message 4: by Mac (new)

Mac Keck | 11 comments In my book, Lone Survivor, there is also an extremely strong brotherhood between all of the Navy SEALs, but particularly between Marcus Luttrell and his three other team members: Axe, Danny, and Mikey. Luttrell emphasizes that the team did not only eat, sleep, go to the restroom, perform missions, and play together, but they all thought together. This task team of four guys all thought and moved exactly alike, they were on the same page at all times, so that during missions they could minimize communication, and decrease the chances of giving themselves away, because they knew would each other would be doing. But Luttrell describes that their relationship went even deeper than that, not only did they all know what each other would be doing, but they had complete trust in one another, they knew that the guy next to them would have their back, and would die for them if he needed to... that is the sign of a true brotherhood.

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John Elliott | 13 comments More emotional pain and endurance is seen in my book when the runners talk about their injuries. A good example of this is the team member named Goucher. "By now, though, he is no stranger to untimely misfortune sabotaging his season. Since his freshmen year he has been poised to win the NCAA championship, but each time illness or injury has debilitated him when it mattered most. Just last year he seemed indomitable as he marched through the season undefeated. But a cold felled him the week of the NCAA's, and a beleaguered Goucher could only manage a fourth-place finish" (Lear 2). This must have been devistating for him becasue apparantly that happened every year. To train so hard and to come so close would definitely discourage most people. But he was strong enough to keep pushing and to keep working hard.It will be interesting to read about how his season progresses. So far in the book it appears like he is going to run very well. However, many of the other runners on the team will probably fall to injury. It is rare for a team to go without injury. That is why they have so many runners. Because every year there are an abundance of injuries.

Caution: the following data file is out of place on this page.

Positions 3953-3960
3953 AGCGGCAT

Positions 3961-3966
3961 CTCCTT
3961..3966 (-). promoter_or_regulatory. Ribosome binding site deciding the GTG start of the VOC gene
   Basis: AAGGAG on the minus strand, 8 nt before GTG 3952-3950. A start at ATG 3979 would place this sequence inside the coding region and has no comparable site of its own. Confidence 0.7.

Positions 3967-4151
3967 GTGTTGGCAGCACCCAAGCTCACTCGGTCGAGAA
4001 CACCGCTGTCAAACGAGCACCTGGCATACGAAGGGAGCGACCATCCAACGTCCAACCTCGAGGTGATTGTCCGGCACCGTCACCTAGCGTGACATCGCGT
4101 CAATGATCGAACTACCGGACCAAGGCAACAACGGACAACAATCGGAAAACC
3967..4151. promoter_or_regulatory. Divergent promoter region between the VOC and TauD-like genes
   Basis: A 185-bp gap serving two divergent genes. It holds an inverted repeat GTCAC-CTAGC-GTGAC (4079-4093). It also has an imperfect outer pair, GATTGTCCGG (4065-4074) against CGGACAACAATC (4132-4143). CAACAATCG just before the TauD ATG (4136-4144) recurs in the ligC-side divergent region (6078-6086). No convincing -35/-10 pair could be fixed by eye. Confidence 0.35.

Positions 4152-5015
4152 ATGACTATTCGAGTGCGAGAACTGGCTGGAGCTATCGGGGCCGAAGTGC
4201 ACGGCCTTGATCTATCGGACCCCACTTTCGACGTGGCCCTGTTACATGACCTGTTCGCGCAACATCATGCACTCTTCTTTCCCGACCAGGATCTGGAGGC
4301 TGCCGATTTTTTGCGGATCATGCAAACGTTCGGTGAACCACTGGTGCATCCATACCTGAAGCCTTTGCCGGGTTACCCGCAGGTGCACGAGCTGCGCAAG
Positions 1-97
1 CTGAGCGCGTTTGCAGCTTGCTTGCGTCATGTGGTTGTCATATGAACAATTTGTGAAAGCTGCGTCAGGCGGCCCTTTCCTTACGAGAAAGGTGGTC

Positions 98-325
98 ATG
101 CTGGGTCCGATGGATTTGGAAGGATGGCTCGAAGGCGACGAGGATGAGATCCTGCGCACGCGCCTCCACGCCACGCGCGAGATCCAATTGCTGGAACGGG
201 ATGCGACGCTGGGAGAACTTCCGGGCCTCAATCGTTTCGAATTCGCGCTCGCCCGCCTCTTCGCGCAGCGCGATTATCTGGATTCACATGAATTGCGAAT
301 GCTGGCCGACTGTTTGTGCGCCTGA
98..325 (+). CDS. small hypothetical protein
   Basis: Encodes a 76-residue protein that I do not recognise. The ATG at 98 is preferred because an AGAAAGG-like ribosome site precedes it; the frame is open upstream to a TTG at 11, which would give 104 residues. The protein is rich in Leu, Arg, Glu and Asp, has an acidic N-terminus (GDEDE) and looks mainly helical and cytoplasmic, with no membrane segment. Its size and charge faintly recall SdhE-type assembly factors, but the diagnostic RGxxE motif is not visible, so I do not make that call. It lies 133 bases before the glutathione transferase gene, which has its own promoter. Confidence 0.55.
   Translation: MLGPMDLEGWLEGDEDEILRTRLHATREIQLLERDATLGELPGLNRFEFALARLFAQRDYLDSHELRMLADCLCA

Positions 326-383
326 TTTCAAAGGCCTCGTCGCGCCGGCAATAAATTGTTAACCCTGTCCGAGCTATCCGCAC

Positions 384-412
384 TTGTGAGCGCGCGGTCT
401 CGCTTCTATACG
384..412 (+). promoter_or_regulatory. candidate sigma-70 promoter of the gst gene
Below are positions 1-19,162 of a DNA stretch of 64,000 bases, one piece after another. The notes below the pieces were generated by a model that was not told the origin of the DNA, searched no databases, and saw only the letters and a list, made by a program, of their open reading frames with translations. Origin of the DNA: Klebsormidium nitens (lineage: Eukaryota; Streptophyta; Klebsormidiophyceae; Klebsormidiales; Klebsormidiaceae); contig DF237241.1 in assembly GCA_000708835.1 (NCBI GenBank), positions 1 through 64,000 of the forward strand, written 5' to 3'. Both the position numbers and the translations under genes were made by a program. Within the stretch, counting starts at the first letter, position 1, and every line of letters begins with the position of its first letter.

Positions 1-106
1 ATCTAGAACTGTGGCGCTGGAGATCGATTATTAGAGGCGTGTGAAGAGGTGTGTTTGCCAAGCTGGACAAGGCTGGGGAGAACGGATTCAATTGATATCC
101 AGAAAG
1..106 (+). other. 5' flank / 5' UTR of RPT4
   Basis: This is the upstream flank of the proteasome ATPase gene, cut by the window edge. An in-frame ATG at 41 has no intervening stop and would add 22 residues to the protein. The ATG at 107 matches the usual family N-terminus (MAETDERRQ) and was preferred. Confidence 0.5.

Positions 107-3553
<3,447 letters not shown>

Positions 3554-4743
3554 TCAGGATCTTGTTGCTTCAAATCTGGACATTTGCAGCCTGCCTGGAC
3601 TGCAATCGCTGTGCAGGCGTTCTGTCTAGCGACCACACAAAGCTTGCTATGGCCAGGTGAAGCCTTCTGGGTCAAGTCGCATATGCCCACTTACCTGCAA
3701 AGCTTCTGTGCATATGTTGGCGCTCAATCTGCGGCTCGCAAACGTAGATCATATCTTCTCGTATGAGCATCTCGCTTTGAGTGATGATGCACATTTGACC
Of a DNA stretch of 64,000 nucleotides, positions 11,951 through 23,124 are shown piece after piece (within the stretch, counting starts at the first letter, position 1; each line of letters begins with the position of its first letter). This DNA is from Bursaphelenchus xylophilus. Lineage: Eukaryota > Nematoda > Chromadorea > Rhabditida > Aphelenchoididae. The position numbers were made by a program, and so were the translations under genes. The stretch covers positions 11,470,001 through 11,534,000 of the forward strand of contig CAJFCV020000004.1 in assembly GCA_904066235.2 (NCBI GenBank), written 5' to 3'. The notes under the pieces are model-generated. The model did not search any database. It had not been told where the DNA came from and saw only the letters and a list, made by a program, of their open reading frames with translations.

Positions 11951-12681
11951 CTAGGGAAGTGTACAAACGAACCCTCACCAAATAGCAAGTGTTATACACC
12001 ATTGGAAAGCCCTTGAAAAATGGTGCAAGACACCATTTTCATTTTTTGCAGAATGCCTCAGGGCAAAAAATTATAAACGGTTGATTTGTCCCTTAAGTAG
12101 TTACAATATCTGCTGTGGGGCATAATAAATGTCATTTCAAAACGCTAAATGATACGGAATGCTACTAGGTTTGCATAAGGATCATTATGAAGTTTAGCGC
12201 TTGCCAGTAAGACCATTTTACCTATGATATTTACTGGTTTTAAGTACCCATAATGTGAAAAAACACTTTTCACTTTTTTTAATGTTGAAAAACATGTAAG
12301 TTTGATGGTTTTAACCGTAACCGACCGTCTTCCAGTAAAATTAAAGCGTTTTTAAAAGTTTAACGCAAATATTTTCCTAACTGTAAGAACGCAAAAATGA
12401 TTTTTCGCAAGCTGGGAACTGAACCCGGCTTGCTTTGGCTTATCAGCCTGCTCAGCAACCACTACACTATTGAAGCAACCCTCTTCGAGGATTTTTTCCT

message 6: by Ben (new)

Ben Dreher | 10 comments In my book Unbroken the main character also has to go through this kind of disappointment, in his case he did not have to deal with injury but war. He competed in the Olympics when it was in Germany. He had trained extremely hard to get to the Olympics and he did not win but he knew that the could the next Olympics which were scheduled to be in Japan. However before he got a chance to compete they were cancelled due to the war. So he also had to go through that disappointment in that he was training so hard to get the gold which he knew he could win, when something outside of his control did not allow him to compete which is the same as Goucher in that something outside of his control kept him from competing at his highest level. So now it is just a matter of reading and figuring out how the characters will deal with that disappointment.